operations, The west 4/5 and both spillways of the Edenville dam is ok,
    just need to fis short section on the east end to start, by putting in fill where dam was enough to hold up equipment with landing mats and
    then drive a row of interlocking steel pilings in a row out front of where
    the earth fill dam was, then a row where the dam was, then fill with earth to the top say 40 ft wide, IE get this done as fast as possible to get lake back up, then on the western section put a row of same pilings out front
    of dam about 30 feet and fill it to the top,

    The people on the lake wanted more water height so the pilings could
    be up a bit to do that and this is all in the purview of the county drain commissioner and county board, if they would do it right, now is the
    time for the county and state and taxpayers affected to step up
    and get it done, appropriate the dams, repair Sanford dam same way,
    get a fed loan or set a bond,set up the tax district, to pay it back,..

    Time to do the right thing; Not drag it out for years, and lawsuits,bitchin
    and moanin, and if got on the ball this rainy summer would have
    most of both lakes back..Ed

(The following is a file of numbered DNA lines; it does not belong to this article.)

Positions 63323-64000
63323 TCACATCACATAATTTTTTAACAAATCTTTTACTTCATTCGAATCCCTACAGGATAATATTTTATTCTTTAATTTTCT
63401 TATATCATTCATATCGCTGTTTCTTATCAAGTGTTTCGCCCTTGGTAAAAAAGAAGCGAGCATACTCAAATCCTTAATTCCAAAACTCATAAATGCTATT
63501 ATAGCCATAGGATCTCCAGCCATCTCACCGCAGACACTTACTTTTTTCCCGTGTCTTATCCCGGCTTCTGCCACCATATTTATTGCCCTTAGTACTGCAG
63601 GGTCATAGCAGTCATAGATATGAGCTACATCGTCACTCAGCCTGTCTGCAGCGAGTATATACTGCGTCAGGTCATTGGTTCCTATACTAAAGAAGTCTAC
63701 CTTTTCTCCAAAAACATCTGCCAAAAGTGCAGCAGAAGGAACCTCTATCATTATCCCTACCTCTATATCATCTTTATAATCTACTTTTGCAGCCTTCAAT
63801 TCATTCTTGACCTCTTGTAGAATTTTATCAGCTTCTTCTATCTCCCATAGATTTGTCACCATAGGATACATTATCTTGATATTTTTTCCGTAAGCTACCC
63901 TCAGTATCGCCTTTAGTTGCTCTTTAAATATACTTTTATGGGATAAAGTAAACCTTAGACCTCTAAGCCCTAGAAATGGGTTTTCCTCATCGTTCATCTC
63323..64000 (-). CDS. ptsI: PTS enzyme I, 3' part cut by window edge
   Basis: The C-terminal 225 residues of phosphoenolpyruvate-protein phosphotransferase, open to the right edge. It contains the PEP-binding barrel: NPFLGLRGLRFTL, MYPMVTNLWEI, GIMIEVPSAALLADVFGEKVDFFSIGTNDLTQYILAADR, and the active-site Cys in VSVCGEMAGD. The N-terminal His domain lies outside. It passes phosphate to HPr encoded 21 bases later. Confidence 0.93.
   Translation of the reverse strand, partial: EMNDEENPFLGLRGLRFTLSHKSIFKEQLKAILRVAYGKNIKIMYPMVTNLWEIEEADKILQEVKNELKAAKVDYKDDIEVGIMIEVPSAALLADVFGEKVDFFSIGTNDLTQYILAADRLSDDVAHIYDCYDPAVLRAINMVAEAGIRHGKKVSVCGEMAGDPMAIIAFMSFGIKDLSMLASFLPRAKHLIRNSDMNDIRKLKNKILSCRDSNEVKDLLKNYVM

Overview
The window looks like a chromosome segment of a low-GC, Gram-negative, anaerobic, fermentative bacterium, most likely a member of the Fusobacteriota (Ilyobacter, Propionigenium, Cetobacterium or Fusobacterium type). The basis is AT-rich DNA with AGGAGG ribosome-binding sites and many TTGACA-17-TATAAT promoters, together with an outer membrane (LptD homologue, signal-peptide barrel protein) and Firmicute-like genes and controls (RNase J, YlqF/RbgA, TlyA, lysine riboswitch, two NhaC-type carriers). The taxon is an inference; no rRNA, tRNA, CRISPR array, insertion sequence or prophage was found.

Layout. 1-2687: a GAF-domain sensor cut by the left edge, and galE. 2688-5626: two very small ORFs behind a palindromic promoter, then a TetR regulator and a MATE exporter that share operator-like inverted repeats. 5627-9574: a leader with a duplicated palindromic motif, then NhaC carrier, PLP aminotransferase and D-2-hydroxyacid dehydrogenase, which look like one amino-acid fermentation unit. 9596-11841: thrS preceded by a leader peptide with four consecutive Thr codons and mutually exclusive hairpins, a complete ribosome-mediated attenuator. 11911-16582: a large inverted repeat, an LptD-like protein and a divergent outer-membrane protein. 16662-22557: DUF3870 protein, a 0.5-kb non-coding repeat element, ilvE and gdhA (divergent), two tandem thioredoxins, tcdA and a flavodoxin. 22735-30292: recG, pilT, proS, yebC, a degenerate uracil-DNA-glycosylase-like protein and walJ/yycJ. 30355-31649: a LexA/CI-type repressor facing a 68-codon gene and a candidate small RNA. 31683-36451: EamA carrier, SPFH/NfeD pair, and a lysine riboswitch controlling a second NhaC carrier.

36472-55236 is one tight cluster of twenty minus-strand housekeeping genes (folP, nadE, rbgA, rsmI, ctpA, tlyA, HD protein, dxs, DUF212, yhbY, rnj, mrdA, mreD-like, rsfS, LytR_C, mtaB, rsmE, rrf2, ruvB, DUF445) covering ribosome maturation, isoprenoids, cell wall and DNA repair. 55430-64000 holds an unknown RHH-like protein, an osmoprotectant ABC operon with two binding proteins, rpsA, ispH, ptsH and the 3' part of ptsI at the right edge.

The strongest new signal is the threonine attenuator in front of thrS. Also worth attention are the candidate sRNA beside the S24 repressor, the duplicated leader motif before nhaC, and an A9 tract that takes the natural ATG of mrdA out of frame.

4. Advice from American Rivers on dam safety is about like Covid 19 advice from a funeral home. AR has loudly pushed an anti dam agenda which has substantially reduced hydropower revenues, resulting in less operating revenue funding for dam improvements. The main revenue from hydro plants comes from peaking operations; flat loading and strict pondage level requirements make peaking unfeasible at many storage reservoir plants. The ability to peak is important to supplement wind and solar resources and alleviate the “duck curve,” especially during the 6pm to 10pm peak hours (when solar is near useless as the sun is setting/set). Peaking hours occur at diurnal high flow hours for hydro plants, so ordinarily hydro should be a great adjunct to wind and solar as it produces most when the system needs it most and other forms of renewable energy are unavailable. In conclusion, profitable dams result in more funds available for dam upgrades.